- First Central Office Edge Switch: Celestica Edgestone is the industry’s first NEBS-compliant top-of-rack switch specifically designed for central office (CO) edge deployments, and Pluribus is the first to deliver network operating system software to support it. It has been clear for years that edge computing will come to central offices, but Celestica and Pluribus are now delivering a carrier-grade, production-ready network solution to make it real.
- DC Gateway Router Integration: Edgestone is not only CO-friendly, it’s powerful, with a Broadcom Trident 3 NPU, an Intel Broadwell 12 core CPU with plenty of memory and a high-performance control plane interface between them leveraging dual 10G interfaces connecting them. Pluribus takes advantage of all that power to run not only the Netvisor® ONE OS but also to integrate data center gateway router functionality that previously needed to run on a separate hardware platform. When we launched the data center gateway router last summer it was the world’s first multi-tenant white box data center gateway router. Integrating data center gateway functionality into the top-of-rack switch delivers another “world first” and, more importantly, it further reduces the hardware space, power and cost required for network functionality in edge locations.
- Red Hat OpenStack Integration: Automation at the edge is not optional. It’s fundamental. And we are taking edge network automation to the next level.
At the core of the Pluribus distributed cloud solution is the Adaptive Cloud Fabric, which is critical to creating edge network fabrics that are fully automated and radically simplified. This unique controllerless software-defined networking (SDN) solution does not require the typical three controllers at every edge site because the software is distributed and runs as an application on the leaf switches that are being deployed for connectivity anyway. Thus, the Adaptive Cloud Fabric incorporates network automation, network virtualization, network segmentation, visibility and analytics in a much more comprehensive, cost-effective and easy-to-use solution compared to traditional solutions, and it also interoperates with existing network infrastructure and is ideally aligned to highly distributed edge networks.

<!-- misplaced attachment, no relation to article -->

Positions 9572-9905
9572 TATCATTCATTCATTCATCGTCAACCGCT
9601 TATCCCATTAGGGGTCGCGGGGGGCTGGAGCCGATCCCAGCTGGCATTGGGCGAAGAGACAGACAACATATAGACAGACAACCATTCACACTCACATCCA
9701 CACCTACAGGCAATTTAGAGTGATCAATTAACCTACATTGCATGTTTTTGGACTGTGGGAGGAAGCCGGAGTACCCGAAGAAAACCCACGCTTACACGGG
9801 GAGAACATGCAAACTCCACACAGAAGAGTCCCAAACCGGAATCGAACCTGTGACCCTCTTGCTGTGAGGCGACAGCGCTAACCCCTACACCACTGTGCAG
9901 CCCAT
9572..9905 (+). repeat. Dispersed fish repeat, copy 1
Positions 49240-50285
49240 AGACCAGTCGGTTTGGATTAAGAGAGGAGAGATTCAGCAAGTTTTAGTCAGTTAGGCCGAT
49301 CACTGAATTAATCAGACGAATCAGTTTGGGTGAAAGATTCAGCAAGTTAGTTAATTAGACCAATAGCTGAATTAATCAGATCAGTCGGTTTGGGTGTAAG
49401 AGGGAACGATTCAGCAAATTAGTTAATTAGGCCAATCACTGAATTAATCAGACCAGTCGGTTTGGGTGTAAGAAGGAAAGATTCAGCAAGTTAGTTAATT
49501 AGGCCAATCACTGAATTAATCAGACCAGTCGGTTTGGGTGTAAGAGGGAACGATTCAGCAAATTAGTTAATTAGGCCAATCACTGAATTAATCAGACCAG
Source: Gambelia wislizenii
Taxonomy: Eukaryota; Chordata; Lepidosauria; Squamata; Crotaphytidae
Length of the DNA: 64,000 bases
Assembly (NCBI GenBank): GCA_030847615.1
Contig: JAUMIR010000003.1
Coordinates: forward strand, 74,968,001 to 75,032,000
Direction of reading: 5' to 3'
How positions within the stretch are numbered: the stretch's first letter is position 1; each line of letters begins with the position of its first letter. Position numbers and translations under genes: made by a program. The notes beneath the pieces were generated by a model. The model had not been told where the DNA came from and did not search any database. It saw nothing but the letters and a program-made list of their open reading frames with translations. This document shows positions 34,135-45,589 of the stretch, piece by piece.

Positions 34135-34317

But of course, networks do not exist in isolation, and that’s why we have embraced integration with NetOps automation tools such as Red Hat Ansible and other orchestration solutions like VMware vCenter. Now, to address the requirements of leading telecom network operators and cloud service providers, we have added integration of Netvisor ONE with Red Hat OpenStack R13 and expanded our Red Hat Ansible playbook library.
Red Hat OpenStack is deployed in a large number of telecom providers today, so it’s the right choice right now for real edge network deployments. As we look toward telecom providers embracing containers in their future production networks, we are extending our integration to support Red Hat OpenShift and Kubernetes. Additionally, Red Hat OpenStack R13 is completely containerized itself and is integrated with OpenShift, paving the way for a smooth transition to a world where both virtual machines with OpenStack and containers with OpenShift/Kubernetes will coexist for a number of years.
When you put all these pieces together, it’s clear that we are delivering a comprehensive, automated, and simplified solution for edge networking that no one else can match.
Looking for your edge? It just got real. Contact us to learn more.